OSLO, NORWAY — Norwegian, the budget airline, is contemplating moving its flight operations from Copenhagen Kastrup Airport to a neighboring alternative as staff shortages persist, leading to delays at the Danish airport.

A standoff between air traffic controllers, represented by their union, and Naviair, their employer and a state-owned air traffic service, has worsened an already existing shortage of air traffic controllers. This situation has caused delays for hundreds of thousands of passengers in the past weeks.

The low-cost carrier has reportedly expressed its dissatisfaction with the situation to the Danish government and has also held discussions about the matter with SAS Scandinavian Airlines, a Nordic competitor, as per news agency Ritzau.

“We have to look at alternative airports that are close to Copenhagen Airport,” Geir Karlsen, CEO of Norwegian, told the news agency. “I’m uncertain if this will be feasible on such short notice, but this conflict is increasingly concerning, and this concern will escalate as capacity grows during the summer.”

As per the ch-aviation capacities module, Norwegian Air Sweden AOC and Norwegian Air Shuttle AOC currently hold around 17% of the total 357,630 weekly seats available at Kastrup through over 330 weekly flights. It is second only to SAS, which operates 830 flights with a total of 119,268 seats per week, accounting for 33.35% of total capacity.

During the pandemic, Naviair laid off 46 air traffic controllers voluntarily. Although it recently stated that it has increased the number of trainees, until they are fully trained, it wants existing staff to take on additional shifts. Employees have objected that the overtime demand is not manageable and have noted that they have already assumed 1,500 extra shifts this year.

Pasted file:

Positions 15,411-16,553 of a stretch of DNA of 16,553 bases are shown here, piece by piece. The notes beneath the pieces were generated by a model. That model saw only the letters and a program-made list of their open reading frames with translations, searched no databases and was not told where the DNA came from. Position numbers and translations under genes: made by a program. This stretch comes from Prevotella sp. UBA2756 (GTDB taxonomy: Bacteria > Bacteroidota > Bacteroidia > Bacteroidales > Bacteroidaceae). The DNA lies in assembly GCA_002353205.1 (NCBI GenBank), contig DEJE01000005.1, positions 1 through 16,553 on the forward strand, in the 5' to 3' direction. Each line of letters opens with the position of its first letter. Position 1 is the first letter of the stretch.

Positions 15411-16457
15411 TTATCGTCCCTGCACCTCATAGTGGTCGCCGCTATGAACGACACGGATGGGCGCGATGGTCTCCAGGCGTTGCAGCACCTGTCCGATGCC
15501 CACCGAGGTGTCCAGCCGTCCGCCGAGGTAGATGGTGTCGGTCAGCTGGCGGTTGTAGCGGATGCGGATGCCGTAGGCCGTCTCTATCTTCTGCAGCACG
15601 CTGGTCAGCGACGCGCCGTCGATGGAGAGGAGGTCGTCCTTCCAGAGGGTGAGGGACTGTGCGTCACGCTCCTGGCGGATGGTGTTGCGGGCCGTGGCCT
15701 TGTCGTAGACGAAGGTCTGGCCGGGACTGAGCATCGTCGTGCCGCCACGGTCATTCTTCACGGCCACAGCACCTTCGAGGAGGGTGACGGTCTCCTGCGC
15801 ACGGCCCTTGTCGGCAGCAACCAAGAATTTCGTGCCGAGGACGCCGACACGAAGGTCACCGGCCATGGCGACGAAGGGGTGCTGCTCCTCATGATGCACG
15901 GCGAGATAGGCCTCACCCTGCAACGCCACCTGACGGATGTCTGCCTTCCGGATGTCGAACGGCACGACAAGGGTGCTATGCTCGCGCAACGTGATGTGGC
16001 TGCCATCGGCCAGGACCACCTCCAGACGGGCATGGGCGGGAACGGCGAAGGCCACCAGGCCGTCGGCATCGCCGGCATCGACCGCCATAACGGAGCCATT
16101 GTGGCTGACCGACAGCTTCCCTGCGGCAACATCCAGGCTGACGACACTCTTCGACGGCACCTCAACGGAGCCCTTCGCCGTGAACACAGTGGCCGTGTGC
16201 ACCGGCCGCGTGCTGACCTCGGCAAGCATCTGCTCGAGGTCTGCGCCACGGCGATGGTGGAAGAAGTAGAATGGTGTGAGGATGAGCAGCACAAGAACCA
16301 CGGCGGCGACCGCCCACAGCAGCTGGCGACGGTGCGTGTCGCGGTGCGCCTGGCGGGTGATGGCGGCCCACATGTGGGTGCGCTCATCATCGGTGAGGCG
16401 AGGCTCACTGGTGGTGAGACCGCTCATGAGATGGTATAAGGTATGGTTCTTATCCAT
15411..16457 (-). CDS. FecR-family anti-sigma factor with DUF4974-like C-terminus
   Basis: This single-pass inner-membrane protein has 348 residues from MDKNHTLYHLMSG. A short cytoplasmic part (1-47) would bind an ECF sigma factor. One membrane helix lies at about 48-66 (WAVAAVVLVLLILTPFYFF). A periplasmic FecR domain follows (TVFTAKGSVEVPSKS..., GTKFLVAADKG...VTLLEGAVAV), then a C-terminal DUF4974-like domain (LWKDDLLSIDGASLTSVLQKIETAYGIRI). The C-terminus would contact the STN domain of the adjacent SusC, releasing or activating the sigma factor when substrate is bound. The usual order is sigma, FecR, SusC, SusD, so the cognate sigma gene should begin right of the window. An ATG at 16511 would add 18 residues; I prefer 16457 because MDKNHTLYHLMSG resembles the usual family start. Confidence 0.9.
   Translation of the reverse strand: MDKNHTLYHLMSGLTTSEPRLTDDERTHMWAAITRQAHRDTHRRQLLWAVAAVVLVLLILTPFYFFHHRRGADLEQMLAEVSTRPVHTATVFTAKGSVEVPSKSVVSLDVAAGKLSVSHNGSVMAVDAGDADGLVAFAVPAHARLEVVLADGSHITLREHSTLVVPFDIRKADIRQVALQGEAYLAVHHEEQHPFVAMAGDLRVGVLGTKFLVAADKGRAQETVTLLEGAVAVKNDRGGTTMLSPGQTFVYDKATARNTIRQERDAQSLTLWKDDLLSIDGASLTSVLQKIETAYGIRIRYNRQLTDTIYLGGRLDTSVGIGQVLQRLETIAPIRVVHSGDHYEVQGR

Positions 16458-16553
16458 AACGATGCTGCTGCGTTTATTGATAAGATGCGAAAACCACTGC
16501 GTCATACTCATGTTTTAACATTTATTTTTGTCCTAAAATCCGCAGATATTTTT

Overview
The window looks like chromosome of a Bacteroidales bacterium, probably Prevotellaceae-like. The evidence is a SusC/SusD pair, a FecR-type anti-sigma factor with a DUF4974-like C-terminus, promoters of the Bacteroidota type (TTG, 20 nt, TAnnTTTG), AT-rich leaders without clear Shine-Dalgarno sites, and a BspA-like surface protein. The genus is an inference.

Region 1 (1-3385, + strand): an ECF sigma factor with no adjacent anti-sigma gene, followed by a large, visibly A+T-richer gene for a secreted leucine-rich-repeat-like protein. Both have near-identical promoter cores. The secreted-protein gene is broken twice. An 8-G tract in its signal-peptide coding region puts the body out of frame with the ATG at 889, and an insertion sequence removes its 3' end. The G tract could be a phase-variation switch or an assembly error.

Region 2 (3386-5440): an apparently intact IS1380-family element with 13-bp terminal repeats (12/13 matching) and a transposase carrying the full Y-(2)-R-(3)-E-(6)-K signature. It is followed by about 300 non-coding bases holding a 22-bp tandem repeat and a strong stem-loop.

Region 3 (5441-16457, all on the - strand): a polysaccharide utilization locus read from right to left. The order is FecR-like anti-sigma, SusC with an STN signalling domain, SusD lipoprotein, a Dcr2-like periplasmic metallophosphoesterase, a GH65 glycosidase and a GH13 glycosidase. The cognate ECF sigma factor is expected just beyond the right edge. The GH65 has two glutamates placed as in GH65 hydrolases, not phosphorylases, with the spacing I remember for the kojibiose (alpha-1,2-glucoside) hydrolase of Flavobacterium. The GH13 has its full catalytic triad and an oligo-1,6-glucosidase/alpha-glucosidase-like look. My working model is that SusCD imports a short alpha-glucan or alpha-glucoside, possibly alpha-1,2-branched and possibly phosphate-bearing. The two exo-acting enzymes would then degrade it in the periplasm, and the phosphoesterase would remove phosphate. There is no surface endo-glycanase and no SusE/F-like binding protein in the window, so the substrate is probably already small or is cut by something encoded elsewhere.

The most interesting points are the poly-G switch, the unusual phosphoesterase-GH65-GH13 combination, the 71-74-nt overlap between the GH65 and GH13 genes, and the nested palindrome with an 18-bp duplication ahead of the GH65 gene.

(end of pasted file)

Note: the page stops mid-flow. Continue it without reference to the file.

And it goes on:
The Confederation of Danish Industry has called on the transport minister to intervene to avert a “nightmare summer” scenario, but politicians have been hesitant to get involved.

In a statement on May 12, Norwegian anticipated one of its strongest peak seasons ever. However, Karlsen expressed concern to Reuters during an earnings presentation: “We are concerned that there won’t be enough staff over the summer. We are following it very closely. Copenhagen is very, very important to us.” He also mentioned that the airline is exploring alternatives for its customers, including relocating flights to nearby Malmö in southern Sweden.